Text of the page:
Get in touch

     Photo: Alison Hetherington

    Photo: Alison Hetherington

    Thanks for Supporting Our Work

    • The Pelion Plains in the Cradle Mountain-Lake St Clair National Park. Part of the iconic Overland Track. Photo: Grant Dixon

    Tasmanian Wilderness World Heritage Area

    The Tasmanian Wilderness World Heritage Area encompasses 1.6 million hectares of Tasmanian’s southwest and central highlands. Its World Heritage status implies the highest possible level of protection but pro-development governments mean threats to the area’s integrity and wild character persist.

    • Painted Cliffs, Maria Island National Park. Photo: Grant Dixon

    National Park & Reserve Management

    Poor planning and inappropriate development in Tasmania’s national parks and reserves is not restricted to the Tasmanian Wilderness World Heritage Area.

    • Waterfall Valley, Cradle Mountain - Lk S Clair National Park. Photo: Gaant Dixon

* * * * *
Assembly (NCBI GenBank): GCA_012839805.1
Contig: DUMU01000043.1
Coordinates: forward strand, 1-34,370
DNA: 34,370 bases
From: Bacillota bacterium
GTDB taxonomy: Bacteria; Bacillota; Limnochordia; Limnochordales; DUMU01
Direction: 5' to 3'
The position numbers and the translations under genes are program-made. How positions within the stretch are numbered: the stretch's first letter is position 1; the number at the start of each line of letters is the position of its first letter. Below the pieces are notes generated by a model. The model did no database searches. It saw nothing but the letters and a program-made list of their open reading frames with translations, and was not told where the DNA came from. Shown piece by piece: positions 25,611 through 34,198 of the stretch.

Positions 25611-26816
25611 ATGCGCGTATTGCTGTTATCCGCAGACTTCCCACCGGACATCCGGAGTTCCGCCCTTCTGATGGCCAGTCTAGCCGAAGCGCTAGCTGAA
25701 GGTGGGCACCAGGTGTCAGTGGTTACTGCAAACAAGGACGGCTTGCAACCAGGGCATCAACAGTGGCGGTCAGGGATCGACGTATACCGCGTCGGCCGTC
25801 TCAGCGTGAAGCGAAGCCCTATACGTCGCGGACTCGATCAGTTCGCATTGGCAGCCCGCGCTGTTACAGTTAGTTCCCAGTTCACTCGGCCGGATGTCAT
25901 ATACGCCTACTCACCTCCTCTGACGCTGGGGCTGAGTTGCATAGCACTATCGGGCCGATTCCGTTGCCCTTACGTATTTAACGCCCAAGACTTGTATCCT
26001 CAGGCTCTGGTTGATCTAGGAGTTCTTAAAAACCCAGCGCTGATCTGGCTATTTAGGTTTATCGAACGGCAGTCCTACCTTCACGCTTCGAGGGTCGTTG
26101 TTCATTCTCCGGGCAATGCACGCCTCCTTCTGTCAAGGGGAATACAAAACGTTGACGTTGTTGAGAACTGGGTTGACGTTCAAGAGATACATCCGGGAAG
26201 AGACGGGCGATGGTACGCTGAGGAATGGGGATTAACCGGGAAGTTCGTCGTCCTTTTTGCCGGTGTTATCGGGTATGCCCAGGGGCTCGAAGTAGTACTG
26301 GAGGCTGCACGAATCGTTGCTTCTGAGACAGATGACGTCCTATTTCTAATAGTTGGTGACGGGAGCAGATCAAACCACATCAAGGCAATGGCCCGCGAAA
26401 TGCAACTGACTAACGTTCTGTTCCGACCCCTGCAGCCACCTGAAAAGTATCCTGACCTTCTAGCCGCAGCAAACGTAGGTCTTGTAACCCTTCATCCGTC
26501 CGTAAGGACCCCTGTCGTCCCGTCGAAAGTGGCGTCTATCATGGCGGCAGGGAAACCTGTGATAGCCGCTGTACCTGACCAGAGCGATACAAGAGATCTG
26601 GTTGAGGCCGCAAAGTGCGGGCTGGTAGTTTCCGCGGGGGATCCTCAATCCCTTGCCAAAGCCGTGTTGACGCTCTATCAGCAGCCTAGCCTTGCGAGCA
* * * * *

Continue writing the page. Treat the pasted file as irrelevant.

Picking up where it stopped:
Tourism & Park Planning

    The Tasmanian Government's policy of 'unlocking our national parks' with minimal opportunity for public scrutiny of proposed developments is a a major threat to the integrity of our parks and reserves.

    • Bushwalker above Lake Judd, Southwest National Park. Photo: Grant Dixon.

    Recreation Management

    Tasmania is one on the most highly regarded bushwalking areas in Australia and there is a long history of attempts to achieve the sustainable management of walking tracks and their use by walkers.

    • Western Arthur Range in the Southwest National Park. Photo: Geoff Dixon


    The protection of wild character and managing the opportunity for visitors to experience wilderness underpins a great deal of our work.

    The Tasmanian National Parks Association offers an independent voice for Tasmania’s national parks and reserves, to ensure they are managed for the conservation of the values for which they were proclaimed.

    Our Approach

    We reinforce public values, concerns and criticisms to policy makers and managers, while promoting conservation awareness.

    A Voice for Nature

    Our major current concern is the threat to their integrity from inappropriate tourism developments.

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